Miller appealed the denial of benefits on October 28, 2015, and submitted a 258-page appeal packet, including an appeal letter and a three-page statement (“Physician's Statement”) drafted by Miller's treating physician, Dr. Judi Brezausek. (Filing No. 27-1.) Miller's appeal letter referenced specific contents of the Physician's Statement; however, due to a scanning error by outside vendor Xerox Services Healthcare (“Xerox”), the first two pages of the Physician's Statement were not contained in the administrative record. (Filing No. 27-2.) On December 17, 2015, Defendants denied Miller's appeal without knowledge of the missing pages of the Physician's Statement.

         Thereafter, on January 20, 2016, Miller sought relief in this Court. Miller filed a Complaint against Defendants asserting wrongful denial of employee benefits. (Filing No. 1.) On July 26, 2016, during mediation and well after the denial of Miller's appeal, Miller's counsel informed Defendants that the first two pages of the Physician's Statement were missing from the administrative record. Miller represented that the two pages of the Physician's Statement contain critical information regarding Miller's medical condition and capacity to work. On October 14, 2016, Defendants filed a Motion for Administrative Remand and to Stay Proceedings in order to evaluate the Physician's Statement and to provide Miller with a “full and fair” review. (Filing No. 25.)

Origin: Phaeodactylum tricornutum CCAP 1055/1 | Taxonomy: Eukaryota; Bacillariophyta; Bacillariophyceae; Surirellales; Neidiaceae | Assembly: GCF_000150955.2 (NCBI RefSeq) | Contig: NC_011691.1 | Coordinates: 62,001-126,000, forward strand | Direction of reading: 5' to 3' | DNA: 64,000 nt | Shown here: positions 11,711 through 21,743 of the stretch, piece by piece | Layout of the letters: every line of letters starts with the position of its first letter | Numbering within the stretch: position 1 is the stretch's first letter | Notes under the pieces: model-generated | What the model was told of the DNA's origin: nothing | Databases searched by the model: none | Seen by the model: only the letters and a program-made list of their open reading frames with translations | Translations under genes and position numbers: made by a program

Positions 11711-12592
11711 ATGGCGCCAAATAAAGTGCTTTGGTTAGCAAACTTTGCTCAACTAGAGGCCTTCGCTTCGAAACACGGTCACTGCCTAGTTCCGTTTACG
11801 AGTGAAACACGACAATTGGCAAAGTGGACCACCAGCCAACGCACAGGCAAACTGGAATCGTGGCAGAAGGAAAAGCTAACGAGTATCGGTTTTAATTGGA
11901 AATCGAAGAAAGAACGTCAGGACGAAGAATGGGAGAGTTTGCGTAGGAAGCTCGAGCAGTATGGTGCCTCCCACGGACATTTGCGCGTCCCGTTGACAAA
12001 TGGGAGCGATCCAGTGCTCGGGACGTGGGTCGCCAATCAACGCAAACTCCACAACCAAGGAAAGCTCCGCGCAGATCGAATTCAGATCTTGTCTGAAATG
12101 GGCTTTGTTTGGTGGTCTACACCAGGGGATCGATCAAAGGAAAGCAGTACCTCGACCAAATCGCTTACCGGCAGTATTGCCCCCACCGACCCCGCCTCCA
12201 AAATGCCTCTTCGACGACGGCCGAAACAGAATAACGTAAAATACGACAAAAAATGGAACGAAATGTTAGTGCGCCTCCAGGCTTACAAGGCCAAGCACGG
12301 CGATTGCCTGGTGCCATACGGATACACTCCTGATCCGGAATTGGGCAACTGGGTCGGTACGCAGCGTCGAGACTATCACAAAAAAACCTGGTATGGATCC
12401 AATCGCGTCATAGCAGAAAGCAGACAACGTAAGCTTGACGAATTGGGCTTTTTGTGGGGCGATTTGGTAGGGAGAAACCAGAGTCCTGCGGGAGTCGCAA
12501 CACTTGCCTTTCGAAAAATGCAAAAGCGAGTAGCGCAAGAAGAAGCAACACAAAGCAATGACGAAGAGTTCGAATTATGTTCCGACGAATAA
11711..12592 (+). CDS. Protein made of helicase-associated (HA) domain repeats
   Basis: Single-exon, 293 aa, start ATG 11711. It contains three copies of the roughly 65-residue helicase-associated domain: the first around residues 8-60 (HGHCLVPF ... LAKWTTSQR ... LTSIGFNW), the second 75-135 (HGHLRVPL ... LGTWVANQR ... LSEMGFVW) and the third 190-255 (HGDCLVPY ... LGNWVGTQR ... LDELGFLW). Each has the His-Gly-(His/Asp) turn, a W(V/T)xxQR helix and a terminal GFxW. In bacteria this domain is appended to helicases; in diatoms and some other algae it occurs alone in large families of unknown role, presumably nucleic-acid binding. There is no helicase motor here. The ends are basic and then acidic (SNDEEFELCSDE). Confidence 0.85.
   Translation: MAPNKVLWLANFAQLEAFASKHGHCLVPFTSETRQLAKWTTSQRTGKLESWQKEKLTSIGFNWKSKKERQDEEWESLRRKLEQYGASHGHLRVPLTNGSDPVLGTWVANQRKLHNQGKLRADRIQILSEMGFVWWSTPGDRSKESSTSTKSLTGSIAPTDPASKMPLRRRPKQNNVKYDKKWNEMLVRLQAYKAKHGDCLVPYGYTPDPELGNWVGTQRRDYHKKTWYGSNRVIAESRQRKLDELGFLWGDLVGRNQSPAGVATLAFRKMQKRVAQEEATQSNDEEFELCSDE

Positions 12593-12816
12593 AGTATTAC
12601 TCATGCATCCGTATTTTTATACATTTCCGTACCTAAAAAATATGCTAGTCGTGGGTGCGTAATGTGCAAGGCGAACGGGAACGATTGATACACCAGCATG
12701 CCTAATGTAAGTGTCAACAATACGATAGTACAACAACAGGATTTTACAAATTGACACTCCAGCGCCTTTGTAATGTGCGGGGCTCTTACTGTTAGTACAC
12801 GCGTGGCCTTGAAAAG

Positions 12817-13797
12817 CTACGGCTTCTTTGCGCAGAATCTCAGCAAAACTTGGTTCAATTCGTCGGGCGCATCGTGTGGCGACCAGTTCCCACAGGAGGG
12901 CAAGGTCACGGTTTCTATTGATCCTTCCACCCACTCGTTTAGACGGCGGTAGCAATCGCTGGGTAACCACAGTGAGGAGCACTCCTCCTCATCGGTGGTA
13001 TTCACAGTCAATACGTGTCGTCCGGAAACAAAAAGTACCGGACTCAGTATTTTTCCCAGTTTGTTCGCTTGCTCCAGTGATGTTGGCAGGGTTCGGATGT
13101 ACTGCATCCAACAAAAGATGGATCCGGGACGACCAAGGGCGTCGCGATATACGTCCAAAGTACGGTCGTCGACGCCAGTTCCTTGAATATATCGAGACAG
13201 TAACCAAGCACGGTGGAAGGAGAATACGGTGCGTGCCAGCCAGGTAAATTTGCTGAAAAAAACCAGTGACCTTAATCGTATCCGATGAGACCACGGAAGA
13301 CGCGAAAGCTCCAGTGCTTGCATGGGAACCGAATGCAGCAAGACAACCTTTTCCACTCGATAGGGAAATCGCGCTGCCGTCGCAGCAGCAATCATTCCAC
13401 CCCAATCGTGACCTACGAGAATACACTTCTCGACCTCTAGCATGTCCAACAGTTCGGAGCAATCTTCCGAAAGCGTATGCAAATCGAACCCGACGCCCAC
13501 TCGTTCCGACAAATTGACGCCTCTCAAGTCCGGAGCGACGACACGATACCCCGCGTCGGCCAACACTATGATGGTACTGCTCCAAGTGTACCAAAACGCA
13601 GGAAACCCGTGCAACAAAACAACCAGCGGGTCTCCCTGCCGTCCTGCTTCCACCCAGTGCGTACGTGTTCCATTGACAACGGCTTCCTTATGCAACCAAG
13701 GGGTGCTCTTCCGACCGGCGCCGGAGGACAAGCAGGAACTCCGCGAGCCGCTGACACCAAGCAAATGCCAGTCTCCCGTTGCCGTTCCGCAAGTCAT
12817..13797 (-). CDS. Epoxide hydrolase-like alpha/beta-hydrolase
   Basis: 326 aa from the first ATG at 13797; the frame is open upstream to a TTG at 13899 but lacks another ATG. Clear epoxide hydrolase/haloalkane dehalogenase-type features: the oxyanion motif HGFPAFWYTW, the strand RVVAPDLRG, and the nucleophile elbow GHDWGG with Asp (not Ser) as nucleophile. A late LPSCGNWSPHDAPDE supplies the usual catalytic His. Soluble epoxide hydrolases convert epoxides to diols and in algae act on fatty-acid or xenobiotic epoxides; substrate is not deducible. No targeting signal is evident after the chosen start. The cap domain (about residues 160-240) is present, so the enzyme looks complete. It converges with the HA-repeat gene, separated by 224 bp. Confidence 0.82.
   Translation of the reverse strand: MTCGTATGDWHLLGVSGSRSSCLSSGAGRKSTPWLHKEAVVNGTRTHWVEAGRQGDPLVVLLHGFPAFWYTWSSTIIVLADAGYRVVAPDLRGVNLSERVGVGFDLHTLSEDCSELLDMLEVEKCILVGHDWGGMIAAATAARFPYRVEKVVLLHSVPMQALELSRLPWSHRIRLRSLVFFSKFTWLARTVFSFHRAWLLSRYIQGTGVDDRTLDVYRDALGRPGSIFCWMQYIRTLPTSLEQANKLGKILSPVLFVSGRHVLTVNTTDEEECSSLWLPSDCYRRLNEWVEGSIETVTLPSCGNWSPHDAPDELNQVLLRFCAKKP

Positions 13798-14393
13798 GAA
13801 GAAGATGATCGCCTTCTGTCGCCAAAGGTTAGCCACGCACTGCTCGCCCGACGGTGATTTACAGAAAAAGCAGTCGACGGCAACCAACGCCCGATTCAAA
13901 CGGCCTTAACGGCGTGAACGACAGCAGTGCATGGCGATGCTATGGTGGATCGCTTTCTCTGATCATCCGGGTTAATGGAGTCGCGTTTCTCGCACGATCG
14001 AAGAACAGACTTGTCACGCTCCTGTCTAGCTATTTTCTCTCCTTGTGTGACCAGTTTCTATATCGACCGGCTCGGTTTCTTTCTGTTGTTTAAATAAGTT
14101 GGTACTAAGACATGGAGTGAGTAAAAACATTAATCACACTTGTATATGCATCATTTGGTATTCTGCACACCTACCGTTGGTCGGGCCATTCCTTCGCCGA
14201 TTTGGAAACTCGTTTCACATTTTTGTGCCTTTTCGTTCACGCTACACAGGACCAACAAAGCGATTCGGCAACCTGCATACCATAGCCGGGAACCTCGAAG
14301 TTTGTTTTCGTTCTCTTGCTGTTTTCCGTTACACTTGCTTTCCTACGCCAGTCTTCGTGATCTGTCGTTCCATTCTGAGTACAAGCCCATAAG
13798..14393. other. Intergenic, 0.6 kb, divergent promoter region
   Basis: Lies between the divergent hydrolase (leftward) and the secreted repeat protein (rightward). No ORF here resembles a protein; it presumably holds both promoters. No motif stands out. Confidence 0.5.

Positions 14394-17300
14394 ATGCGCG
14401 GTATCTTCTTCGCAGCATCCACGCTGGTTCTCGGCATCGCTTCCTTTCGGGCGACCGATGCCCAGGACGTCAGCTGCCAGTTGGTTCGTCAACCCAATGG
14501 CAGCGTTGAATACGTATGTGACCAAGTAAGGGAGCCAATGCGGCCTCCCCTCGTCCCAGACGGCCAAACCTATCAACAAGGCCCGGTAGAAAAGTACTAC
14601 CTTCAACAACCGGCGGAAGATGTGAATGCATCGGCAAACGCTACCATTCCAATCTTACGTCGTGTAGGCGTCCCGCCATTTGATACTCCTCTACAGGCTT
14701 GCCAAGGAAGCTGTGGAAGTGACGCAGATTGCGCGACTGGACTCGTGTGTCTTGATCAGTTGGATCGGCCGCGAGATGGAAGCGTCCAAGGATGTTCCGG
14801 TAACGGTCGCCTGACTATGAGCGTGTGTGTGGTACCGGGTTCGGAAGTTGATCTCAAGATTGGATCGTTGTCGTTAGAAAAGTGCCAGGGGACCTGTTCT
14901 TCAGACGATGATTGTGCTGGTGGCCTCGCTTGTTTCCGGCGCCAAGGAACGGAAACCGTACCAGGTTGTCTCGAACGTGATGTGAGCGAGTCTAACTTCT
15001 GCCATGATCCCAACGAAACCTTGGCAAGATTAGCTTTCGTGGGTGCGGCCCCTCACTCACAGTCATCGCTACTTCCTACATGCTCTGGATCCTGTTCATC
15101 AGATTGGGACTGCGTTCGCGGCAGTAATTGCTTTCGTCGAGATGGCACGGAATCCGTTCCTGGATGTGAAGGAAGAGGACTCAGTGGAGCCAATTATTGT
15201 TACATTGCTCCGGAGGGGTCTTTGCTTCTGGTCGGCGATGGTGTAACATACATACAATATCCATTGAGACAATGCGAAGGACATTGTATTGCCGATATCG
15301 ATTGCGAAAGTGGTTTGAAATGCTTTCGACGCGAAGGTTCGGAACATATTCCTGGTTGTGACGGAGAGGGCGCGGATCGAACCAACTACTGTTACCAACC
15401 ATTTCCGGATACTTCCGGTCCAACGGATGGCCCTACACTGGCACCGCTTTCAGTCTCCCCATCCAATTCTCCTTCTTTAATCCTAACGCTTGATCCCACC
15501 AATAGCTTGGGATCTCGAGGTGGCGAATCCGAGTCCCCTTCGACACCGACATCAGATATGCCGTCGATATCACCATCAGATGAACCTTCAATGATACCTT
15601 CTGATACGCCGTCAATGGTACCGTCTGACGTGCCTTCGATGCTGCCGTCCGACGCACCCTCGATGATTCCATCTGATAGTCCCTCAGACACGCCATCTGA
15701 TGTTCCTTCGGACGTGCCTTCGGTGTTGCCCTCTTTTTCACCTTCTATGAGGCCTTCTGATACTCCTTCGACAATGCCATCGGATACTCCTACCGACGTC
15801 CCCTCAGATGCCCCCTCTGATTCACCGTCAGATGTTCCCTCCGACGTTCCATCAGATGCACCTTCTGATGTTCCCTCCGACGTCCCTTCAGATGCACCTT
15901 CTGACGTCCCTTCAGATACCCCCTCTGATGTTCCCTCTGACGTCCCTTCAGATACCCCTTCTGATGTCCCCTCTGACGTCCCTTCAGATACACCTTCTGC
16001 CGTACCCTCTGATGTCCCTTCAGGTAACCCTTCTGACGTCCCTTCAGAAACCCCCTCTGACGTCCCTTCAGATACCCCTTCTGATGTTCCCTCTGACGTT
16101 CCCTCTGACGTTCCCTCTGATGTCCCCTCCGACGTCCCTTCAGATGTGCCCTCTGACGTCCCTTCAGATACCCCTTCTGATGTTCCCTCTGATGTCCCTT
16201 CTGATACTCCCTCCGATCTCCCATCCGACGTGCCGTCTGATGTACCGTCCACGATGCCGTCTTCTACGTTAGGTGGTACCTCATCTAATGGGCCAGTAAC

II. LEGAL ANALYSIS

         Where, as in this case, a plan grants discretionary authority to the plan administrator, a court reviews the denial of benefits under the arbitrary and capricious standard. Hackett v. Xerox Corp. Long-Term Disability Income Plan, 315 F.3d 771, 773 (7th Cir. 2003) (citing Hess v. Hartford Life & Accident Ins. Co., 274 F.3d 456, 461 (7th Cir.2001)). If a court determines that a plan administrator acted arbitrary and capricious, the court must next determine the appropriate remedy. Hackett, 315 F.3d at 775.